The Truth As It Is In Christ
by E. H. “Jack” Sequeira
One of the great challenges that faces the
Christian Church today is how can God justify the ungodly [Romans 4:5]
and still maintain His integrity to His holy law which condemns sinners
[Galatians 3:10]? Because no law will allow an innocent person to die
for the crime of a guilty one many sincere people, especially Islamic
scholars, accuse Christianity of being an unethical religion. Their
main argument is that the doctrine of substitution, as taught by
Christianity, is based on a faulty Roman law which allowed an innocent
man, Christ, to die in place of the guilty human race. Hence they
accuse the Christians religion of “legal fiction.”
It is true that even the law of God clearly
prohibits an innocent man dying for the guilty — “the soul that sins,
it must die” [Deuteronomy 24:16; Ezekiel 18:1-20 emphasis supplied].
What than is the Biblical solution to the problem of “legal fiction.” The
answer is the in Christ motif or idea, the central theme of the
apostle Paul’s theology.
There is a key phrase that runs through Paul’s
epistles. If you were to take this phrase out, there would be very little
left of Paul’s exposition of the gospel. This recurring phrase is the
expression in Christ or in Christ Jesus. This phrase is
sometimes expressed by other similar phrases, such as, in Him, by
Him, through Him, in the Beloved, together with Him, etc. These are
all synonymous terms implying the in Christ motif.
The truth behind this phrase was first
introduced by Christ Himself, when He told His disciples to “abide in
me.” These are the under girding words of the gospel. And if we don’t
understand what the New Testament means by this expression in Christ,
we will never be able to fully understand the incredible good news of the
There is nothing we have as Christians except we
have it in Christ. Everything we enjoy and hope for, as believers,
i.e., the peace through justification by faith, the Holy Spirit
power to live holy lives through the experience of sanctification,
and the blessed hope of glorification, is ours always in Christ.
Outside of Him we have nothing but sin, condemnation, and death.
The expression in Christ, however, is a
rather difficult phrase to understand. Just as “you must be born again”
was mind-boggling to Nicodemus; so likewise, the concept of in Christ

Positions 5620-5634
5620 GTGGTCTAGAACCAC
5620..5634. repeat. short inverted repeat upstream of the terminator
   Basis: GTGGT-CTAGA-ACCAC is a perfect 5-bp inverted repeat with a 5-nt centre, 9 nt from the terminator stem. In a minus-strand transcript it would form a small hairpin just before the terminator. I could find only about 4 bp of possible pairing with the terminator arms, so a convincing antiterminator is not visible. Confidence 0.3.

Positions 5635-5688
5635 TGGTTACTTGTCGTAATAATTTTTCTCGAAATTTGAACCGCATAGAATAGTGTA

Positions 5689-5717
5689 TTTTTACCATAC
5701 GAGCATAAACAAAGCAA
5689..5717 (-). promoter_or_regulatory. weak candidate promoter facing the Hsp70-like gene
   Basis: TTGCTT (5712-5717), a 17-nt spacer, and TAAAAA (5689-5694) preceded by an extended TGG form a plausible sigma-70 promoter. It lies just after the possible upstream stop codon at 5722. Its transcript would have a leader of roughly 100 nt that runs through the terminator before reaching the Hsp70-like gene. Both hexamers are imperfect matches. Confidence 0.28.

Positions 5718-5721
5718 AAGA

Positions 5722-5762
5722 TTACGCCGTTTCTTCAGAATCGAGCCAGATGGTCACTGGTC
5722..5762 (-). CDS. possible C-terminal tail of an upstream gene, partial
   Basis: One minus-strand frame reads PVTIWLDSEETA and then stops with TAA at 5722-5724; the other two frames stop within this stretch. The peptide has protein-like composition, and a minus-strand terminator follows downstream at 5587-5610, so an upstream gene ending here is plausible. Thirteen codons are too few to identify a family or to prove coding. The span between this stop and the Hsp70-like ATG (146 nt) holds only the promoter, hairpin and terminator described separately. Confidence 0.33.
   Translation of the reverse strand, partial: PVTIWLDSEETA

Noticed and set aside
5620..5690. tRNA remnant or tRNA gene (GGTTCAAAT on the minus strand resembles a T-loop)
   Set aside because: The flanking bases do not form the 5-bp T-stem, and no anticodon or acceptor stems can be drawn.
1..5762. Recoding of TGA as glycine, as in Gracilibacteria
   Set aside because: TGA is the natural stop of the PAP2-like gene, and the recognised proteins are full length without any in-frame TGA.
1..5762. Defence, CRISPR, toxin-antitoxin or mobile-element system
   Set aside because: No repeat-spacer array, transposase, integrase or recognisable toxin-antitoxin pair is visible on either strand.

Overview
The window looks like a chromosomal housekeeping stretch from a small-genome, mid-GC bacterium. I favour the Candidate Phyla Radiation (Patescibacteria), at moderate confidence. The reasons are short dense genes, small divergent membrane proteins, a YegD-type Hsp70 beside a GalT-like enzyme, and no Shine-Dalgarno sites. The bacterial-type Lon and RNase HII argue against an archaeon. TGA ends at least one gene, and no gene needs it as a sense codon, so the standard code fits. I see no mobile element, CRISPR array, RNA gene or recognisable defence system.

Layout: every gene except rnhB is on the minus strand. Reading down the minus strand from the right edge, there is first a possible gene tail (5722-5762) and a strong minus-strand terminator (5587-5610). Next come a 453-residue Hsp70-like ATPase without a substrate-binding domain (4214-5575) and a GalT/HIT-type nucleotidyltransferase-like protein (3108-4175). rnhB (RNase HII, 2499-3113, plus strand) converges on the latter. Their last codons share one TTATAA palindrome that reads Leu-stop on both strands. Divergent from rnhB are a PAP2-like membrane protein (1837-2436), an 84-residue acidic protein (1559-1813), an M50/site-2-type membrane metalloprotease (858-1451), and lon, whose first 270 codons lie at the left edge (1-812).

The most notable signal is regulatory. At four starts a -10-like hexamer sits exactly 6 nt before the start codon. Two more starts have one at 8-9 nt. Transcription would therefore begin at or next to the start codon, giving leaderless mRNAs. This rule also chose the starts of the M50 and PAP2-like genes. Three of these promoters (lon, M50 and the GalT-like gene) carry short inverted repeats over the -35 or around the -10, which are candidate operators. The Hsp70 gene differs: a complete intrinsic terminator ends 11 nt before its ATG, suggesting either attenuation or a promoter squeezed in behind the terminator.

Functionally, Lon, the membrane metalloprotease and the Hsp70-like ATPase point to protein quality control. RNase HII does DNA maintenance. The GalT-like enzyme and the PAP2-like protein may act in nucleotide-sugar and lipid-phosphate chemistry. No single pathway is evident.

is a very difficult idea for us to understand. This is especially true of
the western mind. How can I, as an individual, be in someone else? Worse
still, how could I, born in the twentieth century, have been in Christ
who lived almost 2000 years ago? This makes absolutely no sense to our
western way of thinking. As a result we miss the full blessing that God
has prepared for us in Christ.
What does Scripture mean when it tells us that we
were together with Christ in His death, burial, and resurrection, and now,
are sitting with Him in heavenly places [Ephesians 2:5,6]? Because we cannot
fathom these facts we tend to ignore or skim over them. Yet the whole
understanding of the gospel hinges on our understanding the significance
of these two vital words in Christ.
The in Christ motif or idea is based on
the biblical idea of solidarity or corporate oneness. Therefore, if we
are to come to grips with this phrase we must first understand what the
Bible has to say about solidarity. Two New Testament texts help us
understand Biblical solidarity. The first is Romans 9:12, a quotation
taken from Genesis 25:23 — the twins, Esau and Jacob, represent two nations,
not individuals. The second is Hebrews 7:7-l — Levi paid tithe to Melchizedek
in Abraham, since he was “in the loins” of his great grandfather
Abraham when he paid tithe to Melchizedek.
Because the Bible teaches that the human race is
the multiplication of Adam’s life the fundamental truth of Scripture is:
In order to save fallen humanity, God had to
first qualify Christ to be our substitute so that He could live and die
in our place. God did this by uniting Christ’s divinity to our corporate
humanity, that needed redeeming, in the incarnation. This is the in
Christ motif [see 1 Corinthians 1:30]. Through this union Christ
became the second or last Adam (the word adam in Hebrew has a
collective significance and means mankind).
- God created all men in one man — i.e., in Adam [Acts 17:26].
- Satan ruined all men in one man — i.e., in Adam [Romans 5:12, 18a].
- God redeemed all men in one man — i.e., in Christ [Titus 2:11;
1 John 2:2].
As our substitute and representative Christ had
to meet the full demands of the law in order to save fallen humanity. By
His perfect obedience Christ met the positive demands of the law, and by
His death He met the justice of the law. Thus, in this doing and dying He
legally justified all men and became humanity’s Savior [Romans 5:18;
Ephesians 2:5, 6]. Just as in Adam all die, likewise Scripture
declares that in Christ all shall live [1 Corinthians 15:21, 22].
Because God created man with a free will,
Christ’s identity with us has to be reciprocal to make the legal
justification He obtained for all men effective individually. This is
what justification by faith is all about. Faith is the channel
or instrument by which the believer accepts his or her united with
Christ and Him crucified (Galatians 2:19, 20). This two-sided union —
You in Christ and Christ in you — is what constitutes
true Christianity and man’s only hope of salvation: standing legally
just before God’s holy law [Romans 10:4].